UPDATE 6:41 PM: Got a note that clears up some of the decision making process behind the removal of the Broadway bike corral:
The rack placed in front of the QFC on Broadway was removed because it had been damaged. The rack design and location were part of our pilot project, which allowed us to test different configurations and sites. It is unlikely we will install a new rack there because the demand for bike parking at that location was low.SDOT will consider other Capitol Hill locations in 2010 as we explore additional spots citywide. (To better support cyclists, SDOT has installed over 800 off-street bike racks over the past three years along with on-street bike parking at a number of locations.)If bike riders have ideas about where new on-street bike parking should go on Capitol Hill, they can let us know by e-mailing email@example.comRick SheridanSDOT
We’ve asked Sheridan for more information about what caused the damage. In the meantime, let your on-street bike parking ideas flow.
Original Report: There’s one more place to park a car on Broadway. One of Capitol Hill’s two experiments with on-street bicycle parking has disappeared. We were first alerted to the disappearance of the ‘bike corral’ in front of the Broadway Market QFC by @zlogblog’s Tweet: Wtf? big bike rack in front of north broadway qfc is now gone.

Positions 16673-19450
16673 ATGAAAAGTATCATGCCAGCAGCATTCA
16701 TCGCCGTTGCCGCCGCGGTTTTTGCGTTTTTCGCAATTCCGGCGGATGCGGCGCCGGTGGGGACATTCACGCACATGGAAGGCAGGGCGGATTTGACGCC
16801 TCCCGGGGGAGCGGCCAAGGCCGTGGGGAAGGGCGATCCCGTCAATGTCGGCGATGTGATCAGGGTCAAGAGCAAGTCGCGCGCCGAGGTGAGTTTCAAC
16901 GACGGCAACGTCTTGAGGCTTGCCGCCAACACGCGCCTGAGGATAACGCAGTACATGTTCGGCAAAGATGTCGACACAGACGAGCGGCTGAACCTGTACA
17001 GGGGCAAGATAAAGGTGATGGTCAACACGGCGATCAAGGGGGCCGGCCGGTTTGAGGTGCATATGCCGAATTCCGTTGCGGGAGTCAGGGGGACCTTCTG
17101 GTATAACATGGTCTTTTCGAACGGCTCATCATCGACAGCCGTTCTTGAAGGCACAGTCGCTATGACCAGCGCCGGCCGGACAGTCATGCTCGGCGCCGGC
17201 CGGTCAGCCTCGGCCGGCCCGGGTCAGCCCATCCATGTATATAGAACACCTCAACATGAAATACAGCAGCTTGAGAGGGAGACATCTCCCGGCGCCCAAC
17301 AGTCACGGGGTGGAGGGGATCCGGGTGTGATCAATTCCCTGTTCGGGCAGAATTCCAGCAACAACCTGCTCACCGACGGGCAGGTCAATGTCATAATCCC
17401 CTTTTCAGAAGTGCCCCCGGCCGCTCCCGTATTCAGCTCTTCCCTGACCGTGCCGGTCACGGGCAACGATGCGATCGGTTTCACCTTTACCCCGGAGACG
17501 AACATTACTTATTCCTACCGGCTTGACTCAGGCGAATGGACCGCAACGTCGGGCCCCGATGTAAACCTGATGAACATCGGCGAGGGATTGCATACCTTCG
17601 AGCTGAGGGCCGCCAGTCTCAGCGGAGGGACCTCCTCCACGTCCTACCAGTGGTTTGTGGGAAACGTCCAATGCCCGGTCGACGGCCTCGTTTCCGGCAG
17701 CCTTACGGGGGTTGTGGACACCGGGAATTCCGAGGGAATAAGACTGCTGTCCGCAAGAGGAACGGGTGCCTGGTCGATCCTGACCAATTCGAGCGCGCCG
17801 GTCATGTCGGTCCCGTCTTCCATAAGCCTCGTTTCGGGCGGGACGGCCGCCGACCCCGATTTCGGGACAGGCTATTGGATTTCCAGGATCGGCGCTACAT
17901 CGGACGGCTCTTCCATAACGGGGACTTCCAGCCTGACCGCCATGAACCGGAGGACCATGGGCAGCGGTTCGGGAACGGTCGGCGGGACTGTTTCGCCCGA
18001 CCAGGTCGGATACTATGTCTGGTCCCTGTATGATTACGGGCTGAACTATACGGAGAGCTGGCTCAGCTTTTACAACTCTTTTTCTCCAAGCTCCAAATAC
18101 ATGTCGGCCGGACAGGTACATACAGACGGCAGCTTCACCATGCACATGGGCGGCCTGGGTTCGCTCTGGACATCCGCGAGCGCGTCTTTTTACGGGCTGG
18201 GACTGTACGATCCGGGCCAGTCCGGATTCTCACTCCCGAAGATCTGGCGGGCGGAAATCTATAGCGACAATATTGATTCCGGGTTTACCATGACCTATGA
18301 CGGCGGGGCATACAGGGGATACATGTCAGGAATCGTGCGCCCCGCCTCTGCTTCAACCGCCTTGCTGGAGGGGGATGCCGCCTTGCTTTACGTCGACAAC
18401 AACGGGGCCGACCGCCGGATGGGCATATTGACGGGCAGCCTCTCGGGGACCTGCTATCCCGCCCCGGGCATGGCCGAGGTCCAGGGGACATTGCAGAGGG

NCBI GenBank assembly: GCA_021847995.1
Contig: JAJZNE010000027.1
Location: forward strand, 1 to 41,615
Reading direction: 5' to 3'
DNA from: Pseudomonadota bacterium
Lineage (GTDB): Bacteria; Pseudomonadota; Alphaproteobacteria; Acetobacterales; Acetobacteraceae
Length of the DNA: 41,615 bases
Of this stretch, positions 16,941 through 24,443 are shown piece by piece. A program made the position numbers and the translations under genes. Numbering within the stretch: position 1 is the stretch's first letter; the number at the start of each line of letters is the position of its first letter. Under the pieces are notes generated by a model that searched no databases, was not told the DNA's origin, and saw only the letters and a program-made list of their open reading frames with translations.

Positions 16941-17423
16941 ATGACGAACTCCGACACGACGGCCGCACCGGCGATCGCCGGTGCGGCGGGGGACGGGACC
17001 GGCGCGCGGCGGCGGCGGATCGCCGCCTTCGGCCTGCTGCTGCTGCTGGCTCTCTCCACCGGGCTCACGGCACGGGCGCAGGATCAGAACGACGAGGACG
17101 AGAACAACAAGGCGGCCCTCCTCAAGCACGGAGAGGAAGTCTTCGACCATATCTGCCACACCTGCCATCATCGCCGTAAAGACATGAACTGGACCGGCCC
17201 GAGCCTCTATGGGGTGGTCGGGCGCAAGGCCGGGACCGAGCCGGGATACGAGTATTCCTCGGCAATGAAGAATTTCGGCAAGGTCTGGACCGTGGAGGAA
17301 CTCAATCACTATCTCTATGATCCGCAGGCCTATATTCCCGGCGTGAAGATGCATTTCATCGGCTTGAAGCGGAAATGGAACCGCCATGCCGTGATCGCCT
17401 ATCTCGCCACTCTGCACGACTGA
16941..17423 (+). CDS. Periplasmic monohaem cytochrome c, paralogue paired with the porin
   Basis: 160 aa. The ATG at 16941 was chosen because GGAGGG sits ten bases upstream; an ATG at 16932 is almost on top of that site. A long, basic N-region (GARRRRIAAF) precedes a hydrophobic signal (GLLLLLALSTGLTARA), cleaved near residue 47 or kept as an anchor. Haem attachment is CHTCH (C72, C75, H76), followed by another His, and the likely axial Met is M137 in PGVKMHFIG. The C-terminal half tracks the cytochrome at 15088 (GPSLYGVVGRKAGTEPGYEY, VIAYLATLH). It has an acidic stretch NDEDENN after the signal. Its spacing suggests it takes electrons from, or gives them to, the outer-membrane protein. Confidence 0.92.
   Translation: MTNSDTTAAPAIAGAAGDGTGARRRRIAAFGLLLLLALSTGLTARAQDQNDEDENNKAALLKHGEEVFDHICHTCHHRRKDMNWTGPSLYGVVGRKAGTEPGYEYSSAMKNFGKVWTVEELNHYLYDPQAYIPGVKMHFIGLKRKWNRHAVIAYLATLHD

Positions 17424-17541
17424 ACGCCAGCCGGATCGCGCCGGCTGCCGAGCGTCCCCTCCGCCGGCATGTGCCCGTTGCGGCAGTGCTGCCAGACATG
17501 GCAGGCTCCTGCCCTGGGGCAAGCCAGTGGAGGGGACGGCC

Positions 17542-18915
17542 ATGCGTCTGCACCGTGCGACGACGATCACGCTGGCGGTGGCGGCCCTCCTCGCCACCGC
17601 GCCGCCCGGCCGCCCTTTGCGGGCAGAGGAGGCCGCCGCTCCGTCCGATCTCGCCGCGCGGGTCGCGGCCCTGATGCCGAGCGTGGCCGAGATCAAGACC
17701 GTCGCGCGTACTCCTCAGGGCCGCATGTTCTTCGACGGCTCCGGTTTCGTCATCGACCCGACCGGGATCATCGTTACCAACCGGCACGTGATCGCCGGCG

Here’s an image of the corral in all its glory this summer. It was ugly but it was used.
Zach went on to tell us that a QFC employee said the corral has been gone for weeks, disappearing around Thanksgiving.
Here’s another shot of the corral just after it was installed in February.
We’re still waiting for an explanation from the Seattle Department of Transportation — they’re understandably busy today with the announcement that SDOT director Grace Crunican is resigning — so no official word on the removal yet.
SDOT Director Crunican Announces Resignation Will assist incoming administration in transition to new director
SEATTLE – Grace Crunican, director of the Seattle Department of Transportation (SDOT), announced today that she will step down as the head of the department. After eight years of service with the city of Seattle, she will depart to start her own consulting company. In order to assist the incoming McGinn Administration with critical transportation issues, such as the Mercer Corridor project, Ms. Crunican will continuing serving until a new director has been identified and the transition is complete.
We haven’t been over to check but assume the other bike corral in front of Cafe Presse is still in place. More when we get a chance to talk with SDOT.